"If a Doula were a drug, it would be unethical not to use one" - Dr John Kennell

Doula is an ancient Greek word for a woman in service of another woman, but today it has come to be know as a woman who supports a couple through labour and birth. A doula should also be a trained professional who has completed a training program and continues to update her knowledge on a regular basis.

In South Africa, a Doula is also referred to as a Birth Companion and most professional Doulas will be accredited by WOMBS, South Africa's only accredited Doula organisation.
Why have a Doula when the father / your mother or friend will be there?

It's normally the Dad's who don't see the point of having Doula present at the birth. So we ask them, would they prefer to drive a Rolls Royce or a 1983 Ford Escort? Having a Doula present at the birth is like having the Rolls Royce version of a birth experience! Doula's look after Dad's too, giving you the chance to regroup and refuel during long labours.

A doula brings not only an extra pair of hands to massage, take photos, bring food and water, but also provides a knowledgeable resource who can explain things that happen during birth when you don't have the option of reading a book or looking something up on the internet. The staff may not always have the time to explain in-depthly about a treatment or procedure so your doula becomes your resource to ask all the questions you need to, and to reassure you!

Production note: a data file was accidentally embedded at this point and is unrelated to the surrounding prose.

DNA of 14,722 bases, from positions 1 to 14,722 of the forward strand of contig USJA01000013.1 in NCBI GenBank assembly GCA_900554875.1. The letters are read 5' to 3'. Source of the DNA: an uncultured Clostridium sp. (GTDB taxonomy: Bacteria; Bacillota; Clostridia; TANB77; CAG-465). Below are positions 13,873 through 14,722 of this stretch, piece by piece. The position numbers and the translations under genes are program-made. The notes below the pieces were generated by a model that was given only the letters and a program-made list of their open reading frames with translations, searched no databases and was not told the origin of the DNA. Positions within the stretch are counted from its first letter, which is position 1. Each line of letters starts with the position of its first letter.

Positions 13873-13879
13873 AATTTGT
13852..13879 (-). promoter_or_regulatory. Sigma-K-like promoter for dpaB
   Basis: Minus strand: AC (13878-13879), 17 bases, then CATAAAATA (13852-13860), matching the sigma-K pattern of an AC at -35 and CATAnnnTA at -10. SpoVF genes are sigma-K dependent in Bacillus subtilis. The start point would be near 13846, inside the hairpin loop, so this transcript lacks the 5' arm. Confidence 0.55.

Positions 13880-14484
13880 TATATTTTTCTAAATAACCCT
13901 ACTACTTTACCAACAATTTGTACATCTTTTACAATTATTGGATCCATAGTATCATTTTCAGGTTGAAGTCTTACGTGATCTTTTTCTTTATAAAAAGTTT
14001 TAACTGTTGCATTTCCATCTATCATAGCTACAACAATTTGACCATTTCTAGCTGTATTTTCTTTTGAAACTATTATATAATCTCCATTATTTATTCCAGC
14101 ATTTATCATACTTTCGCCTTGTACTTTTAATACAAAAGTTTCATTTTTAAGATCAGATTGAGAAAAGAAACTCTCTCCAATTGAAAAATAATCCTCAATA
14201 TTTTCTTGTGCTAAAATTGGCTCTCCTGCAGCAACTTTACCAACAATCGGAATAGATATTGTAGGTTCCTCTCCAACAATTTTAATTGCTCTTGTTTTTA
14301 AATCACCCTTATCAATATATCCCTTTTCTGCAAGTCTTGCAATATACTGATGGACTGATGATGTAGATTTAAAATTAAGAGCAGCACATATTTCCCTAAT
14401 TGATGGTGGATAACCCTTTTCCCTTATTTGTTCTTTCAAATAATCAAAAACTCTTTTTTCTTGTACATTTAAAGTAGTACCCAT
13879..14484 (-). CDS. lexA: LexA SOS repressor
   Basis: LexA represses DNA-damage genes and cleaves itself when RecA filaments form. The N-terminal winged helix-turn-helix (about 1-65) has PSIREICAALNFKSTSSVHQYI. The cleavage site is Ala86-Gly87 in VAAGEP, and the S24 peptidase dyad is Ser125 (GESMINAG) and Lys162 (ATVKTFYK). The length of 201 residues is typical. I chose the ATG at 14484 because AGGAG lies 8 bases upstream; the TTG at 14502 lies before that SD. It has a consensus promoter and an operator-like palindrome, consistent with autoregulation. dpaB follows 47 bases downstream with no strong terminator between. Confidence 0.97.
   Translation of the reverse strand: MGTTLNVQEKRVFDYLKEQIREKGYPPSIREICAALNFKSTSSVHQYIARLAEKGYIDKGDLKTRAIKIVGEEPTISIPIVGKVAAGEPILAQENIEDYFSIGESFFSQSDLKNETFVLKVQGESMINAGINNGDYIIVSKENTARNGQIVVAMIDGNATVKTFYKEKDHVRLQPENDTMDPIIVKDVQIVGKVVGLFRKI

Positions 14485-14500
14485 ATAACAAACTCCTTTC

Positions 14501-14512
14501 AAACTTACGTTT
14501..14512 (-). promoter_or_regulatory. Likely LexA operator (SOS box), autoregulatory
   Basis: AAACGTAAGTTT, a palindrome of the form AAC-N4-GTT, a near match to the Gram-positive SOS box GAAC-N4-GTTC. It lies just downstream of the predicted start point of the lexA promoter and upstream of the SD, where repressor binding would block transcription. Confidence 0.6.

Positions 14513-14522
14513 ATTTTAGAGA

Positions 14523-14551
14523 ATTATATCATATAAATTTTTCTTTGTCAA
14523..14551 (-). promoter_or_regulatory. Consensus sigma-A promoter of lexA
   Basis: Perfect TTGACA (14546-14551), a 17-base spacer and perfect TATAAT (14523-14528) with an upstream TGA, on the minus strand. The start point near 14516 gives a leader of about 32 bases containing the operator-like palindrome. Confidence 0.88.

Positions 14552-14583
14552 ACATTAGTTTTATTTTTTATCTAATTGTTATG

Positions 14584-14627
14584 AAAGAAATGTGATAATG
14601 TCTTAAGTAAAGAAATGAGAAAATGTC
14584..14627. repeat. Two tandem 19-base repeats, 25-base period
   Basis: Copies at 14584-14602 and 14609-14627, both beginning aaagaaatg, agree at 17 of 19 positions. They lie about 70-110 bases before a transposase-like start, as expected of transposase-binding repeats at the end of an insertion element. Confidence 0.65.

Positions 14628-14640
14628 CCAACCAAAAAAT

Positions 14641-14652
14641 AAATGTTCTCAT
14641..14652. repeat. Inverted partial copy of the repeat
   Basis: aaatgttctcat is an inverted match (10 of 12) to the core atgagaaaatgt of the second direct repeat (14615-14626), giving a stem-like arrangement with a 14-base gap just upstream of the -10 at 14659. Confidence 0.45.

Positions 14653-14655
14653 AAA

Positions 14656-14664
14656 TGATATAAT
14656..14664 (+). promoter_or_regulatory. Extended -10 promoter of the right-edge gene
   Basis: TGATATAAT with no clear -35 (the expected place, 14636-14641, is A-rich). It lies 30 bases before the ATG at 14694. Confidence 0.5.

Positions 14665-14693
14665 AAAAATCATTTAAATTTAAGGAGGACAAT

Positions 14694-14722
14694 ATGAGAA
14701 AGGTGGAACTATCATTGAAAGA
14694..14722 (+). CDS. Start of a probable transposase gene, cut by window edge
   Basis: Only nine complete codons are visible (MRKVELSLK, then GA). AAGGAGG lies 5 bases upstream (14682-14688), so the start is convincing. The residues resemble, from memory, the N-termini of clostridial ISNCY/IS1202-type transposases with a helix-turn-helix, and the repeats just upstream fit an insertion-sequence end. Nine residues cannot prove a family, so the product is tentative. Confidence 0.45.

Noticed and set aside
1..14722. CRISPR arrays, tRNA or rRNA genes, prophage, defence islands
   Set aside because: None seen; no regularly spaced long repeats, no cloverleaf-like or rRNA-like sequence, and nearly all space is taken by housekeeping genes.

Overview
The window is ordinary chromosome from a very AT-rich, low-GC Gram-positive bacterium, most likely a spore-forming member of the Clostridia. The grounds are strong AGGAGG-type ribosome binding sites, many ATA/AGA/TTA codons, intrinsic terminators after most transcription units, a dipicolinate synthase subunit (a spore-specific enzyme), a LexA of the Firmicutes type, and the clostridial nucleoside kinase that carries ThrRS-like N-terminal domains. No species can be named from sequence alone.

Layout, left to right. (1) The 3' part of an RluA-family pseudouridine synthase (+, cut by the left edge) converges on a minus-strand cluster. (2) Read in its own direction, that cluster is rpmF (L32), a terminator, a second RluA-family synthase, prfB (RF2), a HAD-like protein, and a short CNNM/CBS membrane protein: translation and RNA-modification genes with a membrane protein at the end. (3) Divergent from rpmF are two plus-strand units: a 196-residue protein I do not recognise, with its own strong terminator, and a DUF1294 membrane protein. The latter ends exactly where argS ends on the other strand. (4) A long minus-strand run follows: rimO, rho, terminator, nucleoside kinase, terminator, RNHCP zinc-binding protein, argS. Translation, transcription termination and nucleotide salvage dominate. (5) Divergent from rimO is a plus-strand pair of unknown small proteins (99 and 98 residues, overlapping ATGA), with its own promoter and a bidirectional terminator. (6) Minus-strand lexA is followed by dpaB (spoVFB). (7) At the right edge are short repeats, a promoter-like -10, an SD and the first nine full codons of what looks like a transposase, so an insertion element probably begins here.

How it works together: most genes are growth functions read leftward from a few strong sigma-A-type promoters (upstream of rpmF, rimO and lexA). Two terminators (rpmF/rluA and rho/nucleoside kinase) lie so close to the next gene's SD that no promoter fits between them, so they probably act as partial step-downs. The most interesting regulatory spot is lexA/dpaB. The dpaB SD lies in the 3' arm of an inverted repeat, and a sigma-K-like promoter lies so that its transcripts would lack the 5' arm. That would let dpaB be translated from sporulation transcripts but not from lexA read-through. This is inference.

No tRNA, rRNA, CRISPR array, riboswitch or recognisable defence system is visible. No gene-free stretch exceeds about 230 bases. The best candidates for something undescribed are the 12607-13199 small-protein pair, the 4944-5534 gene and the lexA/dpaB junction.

A doula will be with you for the whole time, unlike various medical staff who need to come and go while they deal with other clients. She also stays after the birth and nurtures the new family so that they can focus completely on bonding in those precious first hours.

The studies speak for themselves:

Having a Doula present during a birth, in addition to other birth partners has shown:

  • 50% reduction of caesarean rate
  • 30% decrease in requests for drugs
  • Increased success with breast-feeding
  • 25% decrease in length of labour
  • 40% decrease in use of Syntocinon
  • Less postpartum depression
  • 60% decrease in epidural requests
  • 30% reduction in forceps delivery
  • Greater maternal satisfaction with the birth experience

6 weeks after the birth it was found that mothers were

  • Less anxious and depressed
  • More confident with their baby 
  • More satisfied with their partner (71% vs 30%)
  • More likely to be breastfeeding (52% vs. 29%)